Review local ordinances
This is crucial since some areas may not allow fireplaces. Always check local ordinances and talk to homeowners’ associations prior to beginning any construction. You don’t want to get part way into your construction project just to be shut down and fined by the local authorities.
Consider safety when choosing the location.
Choosing the location of your fireplace is also something you should carefully plan. We are dealing with fire here, so we need to make sure that prevailing winds aren’t going to be blowing hot ashes into our trees or house.
Prioritize proper ventilation
Due to the short chimney, it would be easy for the smoke from your outdoor fireplace to settle down into the seating area, especially if you have an enclosed or partially walled-in areas. You want this pretty much out in the open so that you are not trapping the smoke.
Familiarize yourself with the types of fireplaces
Part of building an outdoor fireplace is choosing between wood and gas. Be honest with yourself here. Are you the type that doesn’t mind the extra work of chopping or buying wood and cleaning ashes? If you are not the type to enjoy the processes involved with building a wood fire, you may want to consider installing a gas fireplace.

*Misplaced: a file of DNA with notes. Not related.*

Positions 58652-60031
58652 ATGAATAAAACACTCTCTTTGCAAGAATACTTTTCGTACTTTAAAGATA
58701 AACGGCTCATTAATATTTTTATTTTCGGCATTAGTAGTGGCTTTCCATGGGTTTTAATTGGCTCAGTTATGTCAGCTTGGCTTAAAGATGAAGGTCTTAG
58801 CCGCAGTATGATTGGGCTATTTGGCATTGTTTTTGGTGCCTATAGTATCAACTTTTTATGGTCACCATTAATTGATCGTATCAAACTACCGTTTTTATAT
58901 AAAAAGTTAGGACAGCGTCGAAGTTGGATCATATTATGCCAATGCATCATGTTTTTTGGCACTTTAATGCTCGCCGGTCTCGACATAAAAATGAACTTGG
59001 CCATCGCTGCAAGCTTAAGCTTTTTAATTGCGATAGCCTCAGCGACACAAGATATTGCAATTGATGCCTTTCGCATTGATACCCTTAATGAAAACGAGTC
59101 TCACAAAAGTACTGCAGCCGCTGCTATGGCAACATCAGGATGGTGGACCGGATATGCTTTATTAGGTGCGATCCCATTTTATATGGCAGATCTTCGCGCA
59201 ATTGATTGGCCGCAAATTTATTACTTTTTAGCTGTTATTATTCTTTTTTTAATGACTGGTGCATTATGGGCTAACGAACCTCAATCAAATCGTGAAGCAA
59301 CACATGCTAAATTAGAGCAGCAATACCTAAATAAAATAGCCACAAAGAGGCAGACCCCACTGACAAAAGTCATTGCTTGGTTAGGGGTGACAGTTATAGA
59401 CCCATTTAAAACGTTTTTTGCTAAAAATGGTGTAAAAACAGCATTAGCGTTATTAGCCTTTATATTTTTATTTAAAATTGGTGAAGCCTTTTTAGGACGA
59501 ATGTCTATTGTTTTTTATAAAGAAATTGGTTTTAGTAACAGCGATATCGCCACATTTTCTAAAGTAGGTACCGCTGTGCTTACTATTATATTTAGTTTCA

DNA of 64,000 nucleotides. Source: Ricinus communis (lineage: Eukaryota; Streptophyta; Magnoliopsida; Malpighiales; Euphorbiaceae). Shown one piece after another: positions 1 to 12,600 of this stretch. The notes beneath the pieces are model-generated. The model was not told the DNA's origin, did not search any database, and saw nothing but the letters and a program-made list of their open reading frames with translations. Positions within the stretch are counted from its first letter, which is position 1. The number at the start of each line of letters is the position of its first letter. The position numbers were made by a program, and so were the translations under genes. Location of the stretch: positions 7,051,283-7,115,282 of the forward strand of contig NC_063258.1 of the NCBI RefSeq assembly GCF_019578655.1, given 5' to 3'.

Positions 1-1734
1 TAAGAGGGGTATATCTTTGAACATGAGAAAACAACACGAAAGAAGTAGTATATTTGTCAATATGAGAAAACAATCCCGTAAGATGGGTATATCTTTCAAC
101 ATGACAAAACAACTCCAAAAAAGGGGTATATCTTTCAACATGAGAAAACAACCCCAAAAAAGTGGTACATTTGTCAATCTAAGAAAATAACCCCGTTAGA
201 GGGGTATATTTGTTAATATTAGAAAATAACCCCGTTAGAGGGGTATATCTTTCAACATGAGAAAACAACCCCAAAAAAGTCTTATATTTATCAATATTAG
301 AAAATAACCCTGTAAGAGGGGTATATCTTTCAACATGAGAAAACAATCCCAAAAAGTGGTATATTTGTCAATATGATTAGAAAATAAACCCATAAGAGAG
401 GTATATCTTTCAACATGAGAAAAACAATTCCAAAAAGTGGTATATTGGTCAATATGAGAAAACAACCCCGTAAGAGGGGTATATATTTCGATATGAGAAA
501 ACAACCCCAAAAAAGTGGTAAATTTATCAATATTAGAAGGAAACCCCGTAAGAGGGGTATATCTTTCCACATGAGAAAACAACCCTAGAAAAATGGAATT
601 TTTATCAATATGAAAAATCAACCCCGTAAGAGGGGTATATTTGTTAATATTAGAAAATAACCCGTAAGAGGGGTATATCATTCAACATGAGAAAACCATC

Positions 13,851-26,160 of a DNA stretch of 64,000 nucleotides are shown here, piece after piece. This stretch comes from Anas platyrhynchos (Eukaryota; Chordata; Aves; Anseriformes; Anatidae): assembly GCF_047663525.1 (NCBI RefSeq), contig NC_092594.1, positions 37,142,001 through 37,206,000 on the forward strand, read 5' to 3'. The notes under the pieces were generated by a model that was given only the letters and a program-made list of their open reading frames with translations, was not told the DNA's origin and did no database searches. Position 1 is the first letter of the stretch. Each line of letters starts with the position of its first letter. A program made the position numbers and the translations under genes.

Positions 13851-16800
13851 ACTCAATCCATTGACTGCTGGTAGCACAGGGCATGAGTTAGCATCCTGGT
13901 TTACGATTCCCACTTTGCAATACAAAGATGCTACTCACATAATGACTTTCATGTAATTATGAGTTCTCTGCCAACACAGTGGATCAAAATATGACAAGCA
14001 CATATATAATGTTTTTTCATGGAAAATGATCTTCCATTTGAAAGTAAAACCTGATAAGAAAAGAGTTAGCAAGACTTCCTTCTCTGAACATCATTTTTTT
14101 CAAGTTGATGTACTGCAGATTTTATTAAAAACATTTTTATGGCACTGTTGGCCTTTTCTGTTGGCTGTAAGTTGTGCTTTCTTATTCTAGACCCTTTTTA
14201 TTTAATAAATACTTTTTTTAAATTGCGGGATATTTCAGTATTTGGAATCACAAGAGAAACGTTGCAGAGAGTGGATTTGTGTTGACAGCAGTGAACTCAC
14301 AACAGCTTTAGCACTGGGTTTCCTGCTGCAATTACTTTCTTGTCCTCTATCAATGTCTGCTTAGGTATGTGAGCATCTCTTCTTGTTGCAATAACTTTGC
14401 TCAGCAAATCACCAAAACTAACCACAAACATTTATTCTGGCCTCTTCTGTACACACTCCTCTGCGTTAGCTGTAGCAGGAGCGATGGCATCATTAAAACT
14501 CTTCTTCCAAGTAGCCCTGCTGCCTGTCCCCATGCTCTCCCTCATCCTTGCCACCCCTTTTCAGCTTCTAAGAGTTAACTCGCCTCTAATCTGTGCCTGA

Make sure the fireplace complements your home.
With so many styles, colors, and patterns of block available, you can create any sort of fireplace that you can dream of, but let’s make sure that it fits well with your home as well as the surrounding landscape and hardscapes. You want things to look like they were planned out, and you don’t want too many different materials. Having the masonry of the fireplace match or compliment any seat walls and patio stone that you might already have is a good start.
Pay attention to scale
You also want the scale of the new fireplace to complement and reflect the scale of the house. Neither a large fireplace next to a tiny house nor a tiny fireplace next to a big house will look right.
Learn about fire safety
No matter how much warmth and coziness the fire brings, it is still hazardous. If you haven’t had a fireplace before, you need to do a bit of fire safety research to make sure that you can keep yourself and your family safe. You must learn how to use a fire extinguisher and make sure that one is readily available near the fireplace.
Consider the Placement
I mentioned a while ago that your outdoor fireplace must compliment your home, but another concern is how it will fit into your existing patio. Do you have a good spot for it, or will you need to expand the patio to make this work? Will it be too close to the outdoor kitchen or that big tree in the yard? Will you have room to create a seating area in front of it, or is the entire patio already full of furniture? Most patios simply don’t have enough room for a completely new seating area. This is an important consideration. If your entire patio needs to be re-done to accommodate this new outdoor fireplace, the project’s scope and cost just increased significantly.
Should this fireplace be small and simple, or might you want it built big enough to incorporate a mantle and hearth? Will you want a built-in wood storage area or a built-in area for tools?